Detour is a recent addition to Muskoka’s set of regular craft beers, which include the ever popular Cream Ale and Mad Tom IPA; in addition to a wide range of seasonal and one-off specialties. Muskoka brewery is responsible for introducing me to the world of real IPA’s (apologies to mister Alexander Keith), that pair perfectly with sriracha covered anything. When I inevitably start sweating, crying and panting because I added too much hot sauce; Mad Tom comes to the rescue with a refreshing and bitter finish. You see where my wife says “well don’t add so much hot sauce”, or “you’re embarrassing me”; Mad Tom simply understands and asks how can I help with that, and at 6.4% it usually does. Mad Tom, Twice as Mad Tom, as well as many of the specialty beers produced at Muskoka brewery are in my mind among the best craft beers produced in Ontario. The problem, as most IPA-lovers learn in one way or the other (or multiple times for slow learners such as myself) is that the enjoyment of IPA’s tend to be self-limiting; and the craft beer world has thus set out on its glorious quest to develop a “sessionable IPA”. For those new to the world of craft beer, “sessionable” is a fancy way of saying “we’re planning to get drunk”. Detour, represents Muskoka’s first foray into the sessionable IPA category, and unfortunately like most other attempts the tension between preserving the IPA character while making it sessionable has led to a beer that is less than satisfying on both accounts.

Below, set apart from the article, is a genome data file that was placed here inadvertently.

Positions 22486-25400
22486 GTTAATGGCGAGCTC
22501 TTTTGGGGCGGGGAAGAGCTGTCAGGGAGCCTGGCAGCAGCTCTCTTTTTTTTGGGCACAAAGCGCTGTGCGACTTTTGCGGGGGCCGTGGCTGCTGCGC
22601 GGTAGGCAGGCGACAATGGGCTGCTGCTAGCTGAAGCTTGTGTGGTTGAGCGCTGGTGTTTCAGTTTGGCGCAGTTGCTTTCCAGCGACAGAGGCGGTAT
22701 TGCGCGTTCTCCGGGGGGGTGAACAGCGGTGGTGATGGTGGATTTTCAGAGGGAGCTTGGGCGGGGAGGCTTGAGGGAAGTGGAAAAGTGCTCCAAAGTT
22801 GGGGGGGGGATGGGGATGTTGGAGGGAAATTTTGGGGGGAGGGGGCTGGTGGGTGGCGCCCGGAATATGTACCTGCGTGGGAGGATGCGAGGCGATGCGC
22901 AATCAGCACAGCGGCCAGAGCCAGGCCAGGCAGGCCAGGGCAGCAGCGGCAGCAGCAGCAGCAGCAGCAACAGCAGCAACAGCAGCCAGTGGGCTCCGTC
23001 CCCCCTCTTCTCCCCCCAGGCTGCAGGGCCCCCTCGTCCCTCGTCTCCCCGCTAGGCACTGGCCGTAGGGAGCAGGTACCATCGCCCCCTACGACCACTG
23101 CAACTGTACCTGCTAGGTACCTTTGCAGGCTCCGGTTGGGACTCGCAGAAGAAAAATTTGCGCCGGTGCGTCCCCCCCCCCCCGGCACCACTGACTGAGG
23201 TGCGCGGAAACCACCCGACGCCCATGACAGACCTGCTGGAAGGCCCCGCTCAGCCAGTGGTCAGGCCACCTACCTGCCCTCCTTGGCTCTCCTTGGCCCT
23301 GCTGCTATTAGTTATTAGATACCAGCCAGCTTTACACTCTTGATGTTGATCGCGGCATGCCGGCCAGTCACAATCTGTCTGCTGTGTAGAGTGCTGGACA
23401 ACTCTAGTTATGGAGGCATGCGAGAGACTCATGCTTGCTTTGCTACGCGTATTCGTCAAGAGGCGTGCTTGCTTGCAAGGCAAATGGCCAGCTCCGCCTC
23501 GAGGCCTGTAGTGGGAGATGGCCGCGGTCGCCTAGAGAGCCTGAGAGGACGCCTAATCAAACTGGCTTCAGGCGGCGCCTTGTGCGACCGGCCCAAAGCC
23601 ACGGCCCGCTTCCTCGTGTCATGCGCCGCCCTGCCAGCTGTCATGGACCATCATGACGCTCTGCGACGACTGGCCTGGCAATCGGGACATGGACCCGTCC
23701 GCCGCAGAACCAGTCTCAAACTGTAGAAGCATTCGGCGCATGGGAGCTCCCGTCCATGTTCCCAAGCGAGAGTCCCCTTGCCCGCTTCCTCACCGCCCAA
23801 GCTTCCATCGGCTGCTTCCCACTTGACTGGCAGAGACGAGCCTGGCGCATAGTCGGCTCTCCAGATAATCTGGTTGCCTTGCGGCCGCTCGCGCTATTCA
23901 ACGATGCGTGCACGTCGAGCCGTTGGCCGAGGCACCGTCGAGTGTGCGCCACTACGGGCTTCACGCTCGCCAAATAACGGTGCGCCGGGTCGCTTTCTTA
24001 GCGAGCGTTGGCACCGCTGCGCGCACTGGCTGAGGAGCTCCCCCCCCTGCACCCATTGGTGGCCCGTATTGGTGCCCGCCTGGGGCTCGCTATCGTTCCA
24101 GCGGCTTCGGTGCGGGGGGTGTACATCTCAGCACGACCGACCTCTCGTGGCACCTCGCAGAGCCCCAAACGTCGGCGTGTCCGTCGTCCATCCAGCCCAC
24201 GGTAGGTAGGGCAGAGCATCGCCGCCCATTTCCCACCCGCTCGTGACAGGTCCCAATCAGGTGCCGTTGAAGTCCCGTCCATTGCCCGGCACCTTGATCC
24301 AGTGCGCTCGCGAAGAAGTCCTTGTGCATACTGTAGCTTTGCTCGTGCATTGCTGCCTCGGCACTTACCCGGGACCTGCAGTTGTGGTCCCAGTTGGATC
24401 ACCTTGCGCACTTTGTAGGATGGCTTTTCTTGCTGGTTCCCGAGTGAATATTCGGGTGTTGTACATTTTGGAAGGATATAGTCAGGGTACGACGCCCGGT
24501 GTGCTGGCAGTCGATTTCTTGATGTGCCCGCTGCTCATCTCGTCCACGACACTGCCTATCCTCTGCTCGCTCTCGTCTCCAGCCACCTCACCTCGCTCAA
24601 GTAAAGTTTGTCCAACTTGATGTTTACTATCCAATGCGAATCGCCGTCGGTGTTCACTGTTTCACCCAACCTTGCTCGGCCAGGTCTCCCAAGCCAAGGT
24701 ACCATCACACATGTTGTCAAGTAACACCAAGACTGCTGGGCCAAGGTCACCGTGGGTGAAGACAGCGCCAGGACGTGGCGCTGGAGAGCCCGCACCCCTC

Detour is an unfiltered pale ale that has a slightly fruity aftertaste, with a hint of pine. It comes in at a fairly low 4.3% alcohol and like most bitter beers it should not be judged from the first taste. So after a few drinks I am left wondering who Detour is trying to appeal to. Detour is in fact quite bitter, not as much as a Mad Tom or other true IPA, but still far more bitter than most in the sessionable category. For me this leaves Detour in a category all by itself, a sessionable IPA that I wouldn’t want to session. Detour is a decent beer, and may serve as a good introduction to IPA novices. But as for me I’ll take Muskoka Cream Ale or Wellington SPA to session with; and a nice strong Mad Tom IPA or Amsterdam Boneshaker IPA to enjoy with a meal. And from time to time, damn the consequences and I’ll session with Old Mad Tom.
Muskoka Brewery was founded in 1996 in Bracebridge, Ontario.